Taiwan’s armed forces are later this year to send noncommissioned officers (NCOs) to the US to observe training to bolster joint operations between the two nations, a military source said on Wednesday.
An undisclosed number of Taiwanese NCOs would in the coming months visit the US military’s Joint Readiness Training Center and the US Army’s Asymmetric Warfare Group to observe how the US military trains its NCOs, the source said on condition of anonymity.
The armed forces have previously only sent high-level officers on such observation trips to the US.
Without disclosing when NCOs would visit the US or how long each group would stay, the source said that it marks the beginning of a three-year program that the military would review after it is completed.
Such trips would benefit Taiwanese NCOs, the source said, adding that knowing how the US trains its NCOs, including differences between military branches, would help in joint operations, especially given the multidimensional threat that Taiwan faces from China.
Before the introduction of the program, Ministry of National Defense Chief Sergeant Pan Wen-ching (潘文清) led a small group of NCOs to the US late last year, the source added.
On that visit, from Dec. 1 to 10, the group visited the US Army’s Indo-Pacific Command, Special Operations Command Pacific and the 25th Infantry Division’s Lightning Forge exercise, which typically serves as preparation for a rotation at the Joint Readiness Training Center in Fort Polk, Louisiana, the source added.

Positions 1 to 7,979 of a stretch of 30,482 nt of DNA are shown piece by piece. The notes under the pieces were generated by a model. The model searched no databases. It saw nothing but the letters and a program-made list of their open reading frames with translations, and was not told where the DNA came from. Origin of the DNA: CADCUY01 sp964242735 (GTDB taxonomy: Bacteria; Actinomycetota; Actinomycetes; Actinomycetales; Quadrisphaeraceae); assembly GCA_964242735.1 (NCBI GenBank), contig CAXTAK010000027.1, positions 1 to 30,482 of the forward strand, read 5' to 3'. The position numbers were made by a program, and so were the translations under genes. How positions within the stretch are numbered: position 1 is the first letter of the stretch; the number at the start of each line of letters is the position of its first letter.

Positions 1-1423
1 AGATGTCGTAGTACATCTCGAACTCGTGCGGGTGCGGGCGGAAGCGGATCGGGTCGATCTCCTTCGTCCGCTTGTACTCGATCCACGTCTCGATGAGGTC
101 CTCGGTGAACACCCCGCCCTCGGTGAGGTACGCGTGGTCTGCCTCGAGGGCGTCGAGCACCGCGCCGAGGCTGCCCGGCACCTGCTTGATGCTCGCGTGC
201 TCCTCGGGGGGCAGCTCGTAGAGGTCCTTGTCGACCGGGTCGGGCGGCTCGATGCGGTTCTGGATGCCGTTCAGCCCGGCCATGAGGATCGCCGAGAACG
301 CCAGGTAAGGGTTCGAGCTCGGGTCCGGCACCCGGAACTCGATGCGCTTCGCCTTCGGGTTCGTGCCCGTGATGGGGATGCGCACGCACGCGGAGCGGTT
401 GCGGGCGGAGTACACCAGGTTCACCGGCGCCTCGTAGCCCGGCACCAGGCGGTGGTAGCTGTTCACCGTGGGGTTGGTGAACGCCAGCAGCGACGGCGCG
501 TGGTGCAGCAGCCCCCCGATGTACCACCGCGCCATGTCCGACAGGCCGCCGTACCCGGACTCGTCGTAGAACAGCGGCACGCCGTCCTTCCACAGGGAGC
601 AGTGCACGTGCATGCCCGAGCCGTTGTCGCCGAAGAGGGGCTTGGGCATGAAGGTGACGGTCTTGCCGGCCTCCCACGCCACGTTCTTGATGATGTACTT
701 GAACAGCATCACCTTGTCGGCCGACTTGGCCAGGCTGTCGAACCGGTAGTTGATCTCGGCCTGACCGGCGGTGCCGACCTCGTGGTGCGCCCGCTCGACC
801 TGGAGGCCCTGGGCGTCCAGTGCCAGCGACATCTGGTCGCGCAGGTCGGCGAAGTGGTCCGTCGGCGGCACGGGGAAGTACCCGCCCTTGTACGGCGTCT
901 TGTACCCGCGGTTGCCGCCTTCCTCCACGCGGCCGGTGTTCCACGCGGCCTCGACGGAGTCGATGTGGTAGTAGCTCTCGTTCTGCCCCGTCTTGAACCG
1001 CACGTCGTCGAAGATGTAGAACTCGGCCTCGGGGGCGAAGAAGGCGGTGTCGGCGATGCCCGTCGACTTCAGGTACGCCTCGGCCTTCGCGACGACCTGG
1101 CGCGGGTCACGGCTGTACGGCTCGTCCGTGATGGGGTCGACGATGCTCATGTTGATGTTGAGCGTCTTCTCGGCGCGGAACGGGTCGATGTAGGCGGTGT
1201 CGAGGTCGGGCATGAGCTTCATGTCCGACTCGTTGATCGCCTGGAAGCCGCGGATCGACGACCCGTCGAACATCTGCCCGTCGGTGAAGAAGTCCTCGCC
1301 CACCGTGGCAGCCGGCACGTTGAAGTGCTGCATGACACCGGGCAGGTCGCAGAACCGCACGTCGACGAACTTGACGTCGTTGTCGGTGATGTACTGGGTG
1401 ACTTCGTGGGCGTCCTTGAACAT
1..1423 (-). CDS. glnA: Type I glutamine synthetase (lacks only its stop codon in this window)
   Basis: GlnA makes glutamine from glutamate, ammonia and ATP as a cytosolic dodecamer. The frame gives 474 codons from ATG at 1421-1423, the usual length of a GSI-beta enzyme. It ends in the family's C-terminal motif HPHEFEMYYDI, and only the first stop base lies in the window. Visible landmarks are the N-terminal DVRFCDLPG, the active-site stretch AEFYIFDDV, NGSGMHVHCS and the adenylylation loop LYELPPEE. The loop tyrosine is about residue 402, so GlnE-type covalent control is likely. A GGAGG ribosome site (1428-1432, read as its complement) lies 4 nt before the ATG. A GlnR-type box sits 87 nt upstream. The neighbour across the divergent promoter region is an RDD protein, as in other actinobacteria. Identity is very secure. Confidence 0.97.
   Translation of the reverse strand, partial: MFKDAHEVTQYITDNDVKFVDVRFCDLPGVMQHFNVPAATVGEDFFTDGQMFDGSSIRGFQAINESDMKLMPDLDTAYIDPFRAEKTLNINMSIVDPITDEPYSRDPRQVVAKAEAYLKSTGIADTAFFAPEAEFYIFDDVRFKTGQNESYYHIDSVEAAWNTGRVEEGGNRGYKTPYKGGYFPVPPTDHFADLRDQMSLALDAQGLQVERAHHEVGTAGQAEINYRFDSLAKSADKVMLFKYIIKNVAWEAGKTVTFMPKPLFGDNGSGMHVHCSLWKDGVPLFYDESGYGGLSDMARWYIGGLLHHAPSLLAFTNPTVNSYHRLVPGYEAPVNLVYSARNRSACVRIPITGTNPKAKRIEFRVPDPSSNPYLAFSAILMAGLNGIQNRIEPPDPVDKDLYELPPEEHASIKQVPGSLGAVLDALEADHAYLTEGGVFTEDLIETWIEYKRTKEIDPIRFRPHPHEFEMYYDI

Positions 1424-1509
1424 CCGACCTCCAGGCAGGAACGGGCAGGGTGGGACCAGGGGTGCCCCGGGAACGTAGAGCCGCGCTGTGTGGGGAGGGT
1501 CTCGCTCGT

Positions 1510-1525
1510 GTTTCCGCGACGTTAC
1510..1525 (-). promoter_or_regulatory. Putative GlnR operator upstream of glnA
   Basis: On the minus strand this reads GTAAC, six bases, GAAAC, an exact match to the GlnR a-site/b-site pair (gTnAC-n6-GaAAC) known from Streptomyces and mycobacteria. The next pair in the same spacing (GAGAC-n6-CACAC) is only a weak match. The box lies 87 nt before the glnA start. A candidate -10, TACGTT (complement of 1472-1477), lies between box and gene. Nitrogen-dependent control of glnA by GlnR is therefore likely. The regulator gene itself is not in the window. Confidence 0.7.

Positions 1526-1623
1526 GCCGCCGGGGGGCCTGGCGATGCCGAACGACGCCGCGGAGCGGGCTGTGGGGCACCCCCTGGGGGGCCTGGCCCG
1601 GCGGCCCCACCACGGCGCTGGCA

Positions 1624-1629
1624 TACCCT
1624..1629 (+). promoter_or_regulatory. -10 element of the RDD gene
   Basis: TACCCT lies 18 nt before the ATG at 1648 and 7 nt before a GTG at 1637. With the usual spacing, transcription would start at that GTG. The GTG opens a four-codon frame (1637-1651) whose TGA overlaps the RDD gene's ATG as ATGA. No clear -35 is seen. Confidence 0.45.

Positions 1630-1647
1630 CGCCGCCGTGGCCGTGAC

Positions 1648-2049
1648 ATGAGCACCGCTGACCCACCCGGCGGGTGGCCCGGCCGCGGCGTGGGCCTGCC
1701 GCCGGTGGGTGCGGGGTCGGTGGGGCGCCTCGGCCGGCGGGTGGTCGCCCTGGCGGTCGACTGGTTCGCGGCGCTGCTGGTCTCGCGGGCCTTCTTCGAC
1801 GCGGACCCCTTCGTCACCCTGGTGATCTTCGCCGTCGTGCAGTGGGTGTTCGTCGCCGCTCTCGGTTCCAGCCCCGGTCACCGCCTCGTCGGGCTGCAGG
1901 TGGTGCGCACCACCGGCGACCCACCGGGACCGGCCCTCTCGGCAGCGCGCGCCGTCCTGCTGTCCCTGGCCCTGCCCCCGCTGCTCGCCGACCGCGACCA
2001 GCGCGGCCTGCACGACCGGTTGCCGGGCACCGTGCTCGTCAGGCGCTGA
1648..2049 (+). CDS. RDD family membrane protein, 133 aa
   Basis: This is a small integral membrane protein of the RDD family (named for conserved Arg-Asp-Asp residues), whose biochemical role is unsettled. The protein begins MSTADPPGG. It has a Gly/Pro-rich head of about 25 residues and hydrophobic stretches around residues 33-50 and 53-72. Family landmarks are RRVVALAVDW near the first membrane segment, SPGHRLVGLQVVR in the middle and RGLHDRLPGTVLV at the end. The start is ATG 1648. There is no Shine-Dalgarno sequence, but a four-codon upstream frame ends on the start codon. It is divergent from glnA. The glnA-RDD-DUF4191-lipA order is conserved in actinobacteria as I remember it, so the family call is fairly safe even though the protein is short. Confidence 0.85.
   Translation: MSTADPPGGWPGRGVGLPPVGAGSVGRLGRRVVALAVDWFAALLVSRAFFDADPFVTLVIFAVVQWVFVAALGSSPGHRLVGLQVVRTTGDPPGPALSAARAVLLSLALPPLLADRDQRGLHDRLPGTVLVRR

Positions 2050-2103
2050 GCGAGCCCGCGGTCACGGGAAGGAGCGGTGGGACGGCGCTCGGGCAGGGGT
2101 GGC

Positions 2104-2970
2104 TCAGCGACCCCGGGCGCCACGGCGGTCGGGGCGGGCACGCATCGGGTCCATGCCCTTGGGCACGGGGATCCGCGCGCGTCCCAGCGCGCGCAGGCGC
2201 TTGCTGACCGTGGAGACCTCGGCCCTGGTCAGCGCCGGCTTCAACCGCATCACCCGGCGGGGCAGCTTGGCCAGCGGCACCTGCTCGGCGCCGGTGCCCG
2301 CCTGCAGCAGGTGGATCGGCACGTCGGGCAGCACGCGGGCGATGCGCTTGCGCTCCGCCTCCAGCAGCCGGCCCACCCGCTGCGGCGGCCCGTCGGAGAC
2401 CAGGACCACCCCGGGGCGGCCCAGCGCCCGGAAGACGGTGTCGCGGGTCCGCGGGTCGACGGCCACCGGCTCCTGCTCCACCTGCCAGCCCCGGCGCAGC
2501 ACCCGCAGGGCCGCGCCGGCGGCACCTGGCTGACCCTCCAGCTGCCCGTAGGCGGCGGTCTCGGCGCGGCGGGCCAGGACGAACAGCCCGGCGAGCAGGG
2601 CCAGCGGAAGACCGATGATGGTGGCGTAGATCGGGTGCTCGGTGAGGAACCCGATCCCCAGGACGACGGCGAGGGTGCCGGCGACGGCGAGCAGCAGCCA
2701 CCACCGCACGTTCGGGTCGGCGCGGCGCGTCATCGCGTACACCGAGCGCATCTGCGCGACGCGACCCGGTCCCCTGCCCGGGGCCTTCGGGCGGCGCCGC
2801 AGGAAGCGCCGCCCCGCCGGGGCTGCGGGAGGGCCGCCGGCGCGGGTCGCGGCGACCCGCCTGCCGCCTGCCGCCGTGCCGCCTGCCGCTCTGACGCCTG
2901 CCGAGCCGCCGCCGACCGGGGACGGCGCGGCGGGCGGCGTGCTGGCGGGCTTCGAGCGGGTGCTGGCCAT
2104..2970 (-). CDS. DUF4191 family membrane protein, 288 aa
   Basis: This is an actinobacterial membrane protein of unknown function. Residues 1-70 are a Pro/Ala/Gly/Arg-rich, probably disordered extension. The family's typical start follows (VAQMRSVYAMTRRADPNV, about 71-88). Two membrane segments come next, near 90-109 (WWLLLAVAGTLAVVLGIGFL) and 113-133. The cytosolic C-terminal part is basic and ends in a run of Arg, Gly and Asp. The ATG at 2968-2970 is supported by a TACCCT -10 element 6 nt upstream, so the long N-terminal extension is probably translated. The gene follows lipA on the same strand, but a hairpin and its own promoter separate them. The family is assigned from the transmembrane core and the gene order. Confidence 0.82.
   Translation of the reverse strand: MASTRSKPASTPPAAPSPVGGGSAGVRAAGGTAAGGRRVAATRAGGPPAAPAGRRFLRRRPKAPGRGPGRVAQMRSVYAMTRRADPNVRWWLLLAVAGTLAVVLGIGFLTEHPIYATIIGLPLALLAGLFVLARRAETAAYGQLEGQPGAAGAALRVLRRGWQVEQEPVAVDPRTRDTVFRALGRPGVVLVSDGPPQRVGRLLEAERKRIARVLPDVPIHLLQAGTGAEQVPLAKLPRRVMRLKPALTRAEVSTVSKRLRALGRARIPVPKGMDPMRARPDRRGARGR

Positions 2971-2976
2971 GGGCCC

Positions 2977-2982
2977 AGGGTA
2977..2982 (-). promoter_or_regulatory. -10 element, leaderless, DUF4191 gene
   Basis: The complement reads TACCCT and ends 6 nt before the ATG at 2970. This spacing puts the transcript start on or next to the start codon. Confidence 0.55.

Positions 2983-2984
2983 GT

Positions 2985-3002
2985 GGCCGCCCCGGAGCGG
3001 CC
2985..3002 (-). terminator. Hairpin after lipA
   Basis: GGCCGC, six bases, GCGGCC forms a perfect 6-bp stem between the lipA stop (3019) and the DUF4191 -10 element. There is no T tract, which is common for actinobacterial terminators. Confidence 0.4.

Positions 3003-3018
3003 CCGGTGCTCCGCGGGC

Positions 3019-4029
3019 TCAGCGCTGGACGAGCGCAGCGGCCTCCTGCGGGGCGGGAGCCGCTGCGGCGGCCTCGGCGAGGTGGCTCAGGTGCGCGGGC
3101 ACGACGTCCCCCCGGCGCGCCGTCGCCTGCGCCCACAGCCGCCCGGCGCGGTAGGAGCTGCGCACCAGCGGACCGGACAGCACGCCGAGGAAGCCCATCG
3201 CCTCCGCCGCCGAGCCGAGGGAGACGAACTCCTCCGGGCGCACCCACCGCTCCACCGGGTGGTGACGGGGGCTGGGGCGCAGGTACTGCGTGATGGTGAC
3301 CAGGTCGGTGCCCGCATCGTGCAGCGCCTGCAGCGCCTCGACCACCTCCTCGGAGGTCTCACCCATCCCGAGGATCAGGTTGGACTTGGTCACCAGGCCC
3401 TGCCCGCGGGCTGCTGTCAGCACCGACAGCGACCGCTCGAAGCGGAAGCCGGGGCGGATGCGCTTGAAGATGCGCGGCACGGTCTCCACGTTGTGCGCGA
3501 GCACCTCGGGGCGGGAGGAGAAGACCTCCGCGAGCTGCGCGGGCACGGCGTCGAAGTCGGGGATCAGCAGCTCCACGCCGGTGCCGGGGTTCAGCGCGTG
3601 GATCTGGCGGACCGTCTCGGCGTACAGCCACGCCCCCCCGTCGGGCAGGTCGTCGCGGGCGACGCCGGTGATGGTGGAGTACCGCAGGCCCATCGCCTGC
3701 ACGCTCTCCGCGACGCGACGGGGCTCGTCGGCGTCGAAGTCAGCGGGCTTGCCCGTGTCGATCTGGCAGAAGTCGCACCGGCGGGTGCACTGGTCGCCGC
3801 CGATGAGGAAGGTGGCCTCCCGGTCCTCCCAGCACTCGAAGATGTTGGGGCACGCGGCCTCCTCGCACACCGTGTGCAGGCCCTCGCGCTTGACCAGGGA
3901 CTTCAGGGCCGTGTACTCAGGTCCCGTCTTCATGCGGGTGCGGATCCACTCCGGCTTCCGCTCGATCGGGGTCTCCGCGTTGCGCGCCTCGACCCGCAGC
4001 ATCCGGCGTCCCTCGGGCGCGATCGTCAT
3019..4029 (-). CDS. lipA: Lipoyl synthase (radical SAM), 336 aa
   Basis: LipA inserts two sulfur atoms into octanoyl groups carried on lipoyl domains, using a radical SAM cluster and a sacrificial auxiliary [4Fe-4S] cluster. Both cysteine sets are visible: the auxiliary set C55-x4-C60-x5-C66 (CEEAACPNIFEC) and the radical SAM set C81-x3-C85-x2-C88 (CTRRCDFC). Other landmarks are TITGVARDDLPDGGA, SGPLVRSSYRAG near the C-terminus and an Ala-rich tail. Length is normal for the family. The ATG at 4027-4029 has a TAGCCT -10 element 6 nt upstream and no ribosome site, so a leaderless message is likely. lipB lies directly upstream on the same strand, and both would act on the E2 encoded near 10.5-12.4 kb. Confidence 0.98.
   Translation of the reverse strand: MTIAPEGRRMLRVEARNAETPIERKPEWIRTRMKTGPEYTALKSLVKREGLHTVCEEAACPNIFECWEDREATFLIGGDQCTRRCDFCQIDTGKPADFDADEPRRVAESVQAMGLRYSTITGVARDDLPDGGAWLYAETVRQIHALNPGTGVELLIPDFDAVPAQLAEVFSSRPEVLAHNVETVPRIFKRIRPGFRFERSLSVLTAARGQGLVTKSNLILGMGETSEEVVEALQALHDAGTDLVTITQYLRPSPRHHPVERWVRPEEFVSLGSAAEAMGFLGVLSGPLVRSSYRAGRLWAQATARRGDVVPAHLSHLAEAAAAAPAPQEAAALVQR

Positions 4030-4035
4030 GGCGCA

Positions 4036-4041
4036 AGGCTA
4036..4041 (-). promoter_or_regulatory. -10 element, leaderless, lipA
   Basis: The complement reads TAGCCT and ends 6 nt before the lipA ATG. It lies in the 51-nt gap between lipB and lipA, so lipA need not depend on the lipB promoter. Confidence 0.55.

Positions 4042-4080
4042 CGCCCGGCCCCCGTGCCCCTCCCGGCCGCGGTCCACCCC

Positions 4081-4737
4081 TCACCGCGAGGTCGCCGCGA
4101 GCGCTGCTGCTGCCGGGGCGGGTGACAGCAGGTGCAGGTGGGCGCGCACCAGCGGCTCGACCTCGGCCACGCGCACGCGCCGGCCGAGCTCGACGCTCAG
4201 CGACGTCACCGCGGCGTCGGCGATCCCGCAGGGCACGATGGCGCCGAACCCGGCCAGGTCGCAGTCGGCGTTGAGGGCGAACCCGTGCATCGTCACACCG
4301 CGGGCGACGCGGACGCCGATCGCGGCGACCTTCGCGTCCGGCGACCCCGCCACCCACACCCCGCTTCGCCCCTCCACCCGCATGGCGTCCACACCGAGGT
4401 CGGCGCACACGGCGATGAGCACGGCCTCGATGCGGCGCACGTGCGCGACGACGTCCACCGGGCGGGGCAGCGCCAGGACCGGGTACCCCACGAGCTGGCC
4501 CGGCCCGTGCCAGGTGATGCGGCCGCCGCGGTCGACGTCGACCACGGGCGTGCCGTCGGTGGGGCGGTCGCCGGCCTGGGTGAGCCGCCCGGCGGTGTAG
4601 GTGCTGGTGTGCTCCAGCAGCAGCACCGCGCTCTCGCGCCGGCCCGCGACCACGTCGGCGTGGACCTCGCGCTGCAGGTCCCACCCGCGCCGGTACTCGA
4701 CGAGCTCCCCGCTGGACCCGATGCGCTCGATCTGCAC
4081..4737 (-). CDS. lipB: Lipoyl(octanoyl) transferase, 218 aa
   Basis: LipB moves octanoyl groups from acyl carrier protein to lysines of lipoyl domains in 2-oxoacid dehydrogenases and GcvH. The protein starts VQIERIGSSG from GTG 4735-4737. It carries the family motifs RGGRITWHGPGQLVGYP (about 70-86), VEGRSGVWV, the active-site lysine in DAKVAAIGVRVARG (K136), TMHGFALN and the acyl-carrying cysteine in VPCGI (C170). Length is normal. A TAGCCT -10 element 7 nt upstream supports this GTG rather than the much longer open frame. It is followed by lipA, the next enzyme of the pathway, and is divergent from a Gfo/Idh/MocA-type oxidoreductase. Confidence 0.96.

In Taiwan and the US, NCOs are the backbone of the army, and have the responsibility to ensure that the soldiers under them are combat ready.
A Ministry of National Defense report to the Legislative Yuan earlier this year said that about 90,000 of the armed forces’ 180,000 members are NCOs.
Defense experts applauded Wednesday’s decision, saying that the US trips would boost the professionalism of Taiwan’s NCOs and enhance the combat readiness of its soldiers.
Institute for National Defense and Security Research analyst Su Tzu-yun (蘇紫雲) said that it is a positive sign that the two nations are offering exchanges for lower-ranking personnel, when they used to only be offered to officers.
Unlike officers, who are frequently rotated to other units, NCOs stay in a unit longer, and are more familiar with the unit and its weapons systems, Su said.
Chieh Chung (揭仲), an associate research fellow at the National Policy Foundation in Taipei, said that NCOs in the US military are the core of combat units.
In the US, senior personnel make decisions, while the NCOs are in charge of execution and guiding the soldiers, he said.
Institute for National Defense and Security Research analyst Shu Hsiao-huang (舒孝煌) said that Taiwan’s NCOs typically only receive local training and do not have the opportunity to conduct exchanges with other nations’ militaries.
Over the past year, the US has launched more exchange programs to enhance the combat readiness of militaries in allied nations that are equipped with US weapons systems, he added.
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